An update on this story. Will Pakistan’s military follow through on retaining control of the areas, or have they now looked busy long enough to placate the West for a while? “Pakistani Offensive in Bara Makes Questionable Gains,” by Laura King for the Los Angeles Times, June 30:
PESHAWAR, Pakistan “” When government troops pushed their way into a local warlord’s stronghold just outside one of Pakistan’s major cities over the weekend, what they found followed a familiar pattern.
With plenty of warning from officials that troops were coming, Islamic insurgents in the mountainous Bara district outside Peshawar, the provincial capital, melted away, disappearing into a remote valley to the north.
Pakistani authorities declared yesterday that the district had been restored to their control. But residents said they expected the militants to return whenever it suited them.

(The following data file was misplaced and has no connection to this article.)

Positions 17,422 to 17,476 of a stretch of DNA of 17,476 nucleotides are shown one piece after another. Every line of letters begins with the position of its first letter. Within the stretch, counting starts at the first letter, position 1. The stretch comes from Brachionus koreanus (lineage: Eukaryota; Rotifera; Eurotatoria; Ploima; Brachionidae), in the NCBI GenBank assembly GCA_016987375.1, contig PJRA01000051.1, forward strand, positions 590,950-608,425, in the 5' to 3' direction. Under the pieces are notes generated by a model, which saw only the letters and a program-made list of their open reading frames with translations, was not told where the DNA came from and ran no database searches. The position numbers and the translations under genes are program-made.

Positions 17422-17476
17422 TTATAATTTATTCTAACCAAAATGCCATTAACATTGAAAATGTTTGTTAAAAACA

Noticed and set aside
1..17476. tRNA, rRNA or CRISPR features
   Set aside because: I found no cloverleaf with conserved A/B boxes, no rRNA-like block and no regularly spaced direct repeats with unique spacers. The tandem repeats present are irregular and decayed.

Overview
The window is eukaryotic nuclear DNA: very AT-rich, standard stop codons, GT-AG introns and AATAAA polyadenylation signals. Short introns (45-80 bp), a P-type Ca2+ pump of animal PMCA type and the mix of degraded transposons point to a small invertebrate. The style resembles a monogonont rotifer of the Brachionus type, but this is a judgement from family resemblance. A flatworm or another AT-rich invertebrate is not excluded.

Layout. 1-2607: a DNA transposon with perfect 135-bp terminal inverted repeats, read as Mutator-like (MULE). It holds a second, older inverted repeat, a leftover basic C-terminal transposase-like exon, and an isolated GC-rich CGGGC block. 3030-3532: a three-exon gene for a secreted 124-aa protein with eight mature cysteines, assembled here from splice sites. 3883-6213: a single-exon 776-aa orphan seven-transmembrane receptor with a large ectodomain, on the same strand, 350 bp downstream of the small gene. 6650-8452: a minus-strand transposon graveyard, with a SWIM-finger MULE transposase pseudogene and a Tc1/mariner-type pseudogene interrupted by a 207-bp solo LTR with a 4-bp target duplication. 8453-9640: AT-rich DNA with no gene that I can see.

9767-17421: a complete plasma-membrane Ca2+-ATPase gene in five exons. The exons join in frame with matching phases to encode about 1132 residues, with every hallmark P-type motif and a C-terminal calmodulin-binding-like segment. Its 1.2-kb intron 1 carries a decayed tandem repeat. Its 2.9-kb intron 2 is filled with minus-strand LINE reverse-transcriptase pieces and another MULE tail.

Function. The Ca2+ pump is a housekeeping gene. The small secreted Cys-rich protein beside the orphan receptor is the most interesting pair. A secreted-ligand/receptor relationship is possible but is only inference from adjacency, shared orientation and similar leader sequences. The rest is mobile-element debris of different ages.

What’s more, almost no one in Bara’s dusty and deprived main town had anything bad to say about the vanished warlord, Menghal Bagh, an illiterate bus driver-turned-cleric. Mr. Bagh maintained law and order, people said, and the shadow government he set up in recent months was more effective than the state-sanctioned one.
Even after he and his men had decamped, the black flags of his group, Lashkar-i-Islami, or Army of Islam, still fluttered from homes, schools, and government buildings….
More about Bagh and his popular support in “Flags over Pakistani town signal militant support,” from Reuters, June 30:
…Though he and his men are feared by many in Peshawar, in Bara town, a Bagh stronghold about 15km southwest of Peshawar, the thin commander with a bushy beard is well regarded.
“He’s nice man. He’s being painted as a bad man because he talks about Islam,” said resident Fazal-e-Mehboob standing by the debris of Bagh’s house that security forces blew up on Saturday.